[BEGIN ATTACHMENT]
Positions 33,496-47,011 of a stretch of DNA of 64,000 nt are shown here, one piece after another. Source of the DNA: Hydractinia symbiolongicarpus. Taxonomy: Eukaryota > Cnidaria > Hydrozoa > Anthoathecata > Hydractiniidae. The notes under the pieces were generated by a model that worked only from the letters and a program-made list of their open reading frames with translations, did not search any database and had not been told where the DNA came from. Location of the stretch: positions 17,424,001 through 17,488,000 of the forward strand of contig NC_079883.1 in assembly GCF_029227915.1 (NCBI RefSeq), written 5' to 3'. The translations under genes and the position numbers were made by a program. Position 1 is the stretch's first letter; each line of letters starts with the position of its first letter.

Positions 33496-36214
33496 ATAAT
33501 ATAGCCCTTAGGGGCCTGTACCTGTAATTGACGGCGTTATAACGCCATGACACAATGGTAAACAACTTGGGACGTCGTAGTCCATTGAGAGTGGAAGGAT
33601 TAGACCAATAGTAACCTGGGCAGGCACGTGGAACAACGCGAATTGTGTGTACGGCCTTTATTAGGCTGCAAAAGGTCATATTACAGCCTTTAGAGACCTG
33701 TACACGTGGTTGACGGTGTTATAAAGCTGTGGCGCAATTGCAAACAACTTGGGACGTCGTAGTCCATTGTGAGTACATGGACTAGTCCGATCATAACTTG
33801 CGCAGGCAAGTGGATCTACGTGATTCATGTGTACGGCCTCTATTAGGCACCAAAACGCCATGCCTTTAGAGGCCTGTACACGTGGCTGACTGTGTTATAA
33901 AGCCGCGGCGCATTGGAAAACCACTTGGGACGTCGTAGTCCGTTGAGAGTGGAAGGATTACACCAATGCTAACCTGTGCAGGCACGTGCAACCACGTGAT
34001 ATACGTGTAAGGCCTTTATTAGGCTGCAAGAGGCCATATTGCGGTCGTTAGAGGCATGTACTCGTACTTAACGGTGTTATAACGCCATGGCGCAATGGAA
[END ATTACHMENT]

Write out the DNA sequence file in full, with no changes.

Positions 33,496-47,011 of a stretch of DNA of 64,000 nt are shown here, one piece after another. Source of the DNA: Hydractinia symbiolongicarpus. Taxonomy: Eukaryota > Cnidaria > Hydrozoa > Anthoathecata > Hydractiniidae. The notes under the pieces were generated by a model that worked only from the letters and a program-made list of their open reading frames with translations, did not search any database and had not been told where the DNA came from. Location of the stretch: positions 17,424,001 through 17,488,000 of the forward strand of contig NC_079883.1 in assembly GCF_029227915.1 (NCBI RefSeq), written 5' to 3'. The translations under genes and the position numbers were made by a program. Position 1 is the stretch's first letter; each line of letters starts with the position of its first letter.

Positions 33496-36214
33496 ATAAT
33501 ATAGCCCTTAGGGGCCTGTACCTGTAATTGACGGCGTTATAACGCCATGACACAATGGTAAACAACTTGGGACGTCGTAGTCCATTGAGAGTGGAAGGAT
33601 TAGACCAATAGTAACCTGGGCAGGCACGTGGAACAACGCGAATTGTGTGTACGGCCTTTATTAGGCTGCAAAAGGTCATATTACAGCCTTTAGAGACCTG
33701 TACACGTGGTTGACGGTGTTATAAAGCTGTGGCGCAATTGCAAACAACTTGGGACGTCGTAGTCCATTGTGAGTACATGGACTAGTCCGATCATAACTTG
33801 CGCAGGCAAGTGGATCTACGTGATTCATGTGTACGGCCTCTATTAGGCACCAAAACGCCATGCCTTTAGAGGCCTGTACACGTGGCTGACTGTGTTATAA
33901 AGCCGCGGCGCATTGGAAAACCACTTGGGACGTCGTAGTCCGTTGAGAGTGGAAGGATTACACCAATGCTAACCTGTGCAGGCACGTGCAACCACGTGAT
34001 ATACGTGTAAGGCCTTTATTAGGCTGCAAGAGGCCATATTGCGGTCGTTAGAGGCATGTACTCGTACTTAACGGTGTTATAACGCCATGGCGCAATGGAA